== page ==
Imagine – a mere eight months ago we were all hiding from a deadly surge and now we seem to be out and about seeking to splurge (or at least thinking about it). But on what? Where and how? Forget why. We all deserve it after the last three years. And let’s not discuss inflation as we will all pay for it badly “on the other side.”
Mask on or off we are clearly moving on. And though the landscape has changed, some are traveling up a storm and to distant lands or locations that worked well before. Never mind the expense, the airport hassles, the labor shortages, the lack of customer service. It all comes down to change, diversion, and of course, spending.
Even the New York Times devoted a lengthy opinion piece recently on “What Is Fun? Can I Have It? Will We Ever Have It Again?” It wasn’t about splurging but about finding an emotional connection or high-octane high from life again.
For some of us, that consists of the same old sex, food, belly rubbing our dogs and grandchildren. For others it can only be SHOPPING. The word “fun” is too cheap for me. It feels phony and prefabricated like a ride at Disneyland or a Bingo game at some assisted living.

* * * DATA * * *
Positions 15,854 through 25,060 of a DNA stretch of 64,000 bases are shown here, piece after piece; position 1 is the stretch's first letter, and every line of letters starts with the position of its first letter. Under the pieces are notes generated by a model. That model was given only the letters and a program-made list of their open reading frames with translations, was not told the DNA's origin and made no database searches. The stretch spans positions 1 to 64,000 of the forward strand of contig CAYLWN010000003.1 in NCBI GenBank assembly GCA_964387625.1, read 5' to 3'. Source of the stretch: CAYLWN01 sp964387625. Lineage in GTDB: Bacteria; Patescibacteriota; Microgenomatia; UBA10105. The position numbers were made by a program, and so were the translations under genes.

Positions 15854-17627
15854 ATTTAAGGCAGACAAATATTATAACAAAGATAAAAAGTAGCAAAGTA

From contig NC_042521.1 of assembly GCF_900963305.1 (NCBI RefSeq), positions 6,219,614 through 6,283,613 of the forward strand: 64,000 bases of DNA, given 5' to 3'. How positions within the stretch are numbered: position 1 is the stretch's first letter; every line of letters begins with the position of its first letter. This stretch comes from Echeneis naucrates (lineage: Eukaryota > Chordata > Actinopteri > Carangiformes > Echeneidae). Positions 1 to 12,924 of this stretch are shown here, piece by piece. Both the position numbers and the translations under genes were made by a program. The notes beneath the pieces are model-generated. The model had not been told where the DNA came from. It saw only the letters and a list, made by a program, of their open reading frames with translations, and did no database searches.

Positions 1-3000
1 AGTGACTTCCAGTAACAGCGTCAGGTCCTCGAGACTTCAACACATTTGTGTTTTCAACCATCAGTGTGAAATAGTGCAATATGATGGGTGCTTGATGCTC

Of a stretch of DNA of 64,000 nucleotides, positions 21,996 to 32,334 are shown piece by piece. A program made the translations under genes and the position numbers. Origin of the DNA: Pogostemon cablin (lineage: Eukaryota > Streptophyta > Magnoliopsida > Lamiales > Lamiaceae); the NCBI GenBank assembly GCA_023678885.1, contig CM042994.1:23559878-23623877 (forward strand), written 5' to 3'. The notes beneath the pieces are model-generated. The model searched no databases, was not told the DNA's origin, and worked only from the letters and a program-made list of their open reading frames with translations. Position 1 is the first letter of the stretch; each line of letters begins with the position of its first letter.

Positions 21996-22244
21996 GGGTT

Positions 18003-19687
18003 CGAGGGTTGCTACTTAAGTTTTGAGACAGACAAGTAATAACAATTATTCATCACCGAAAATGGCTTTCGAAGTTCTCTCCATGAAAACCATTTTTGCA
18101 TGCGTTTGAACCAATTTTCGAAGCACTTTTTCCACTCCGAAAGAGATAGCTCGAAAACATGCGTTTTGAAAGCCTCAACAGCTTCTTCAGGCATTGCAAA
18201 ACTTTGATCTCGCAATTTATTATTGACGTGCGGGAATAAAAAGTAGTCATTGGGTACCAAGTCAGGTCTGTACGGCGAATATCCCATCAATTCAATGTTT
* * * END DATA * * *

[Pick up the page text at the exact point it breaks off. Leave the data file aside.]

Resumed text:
“Such fun” has always been a terrible expression to me. However, Joy is more my speed. Fun feels staged, but joy is spontaneous and at times feels like a surprise gift. I think splurging can be both fun and joyful, but why define it. It’s all about escaping and getting a self-fulfillment fix. We don’t ask for it to last — just get us through the night. So back to shopping!
Lately, all stores have lost their luster. Then again, so have I. “I get no hit from champagne.” Nor from boutiques filled with pricey athleisure wear, deluxe fanny packs and platform sneakers. I used to use stores as museums and of course that human connection to great sales help who actually cared even if it was a deluxe hustle.
Salespeople taught you something. Or used to. Now customer service is a lost art. A shopping trip may not be a trip to Europe, but it could be a decent field trip. That’s all I ask. A “trip” without an airport or baggage loss and flight cancellations. And (dare I say) something that feels like “an experience.” That is the hook for any splurge — it makes it all worth the cash. That in the end you will at least learn something or be transported. Not just another “fun” colored t-shirt.
So where is that?
Side Story: A month ago I read where Jony Ive, the former chief design officer of Apple, announced his exit. Now shouldn’t this man be in MOMA for all the phones, computers, iPads, iPods, iWatches and accessories he has designed over the past 22 years?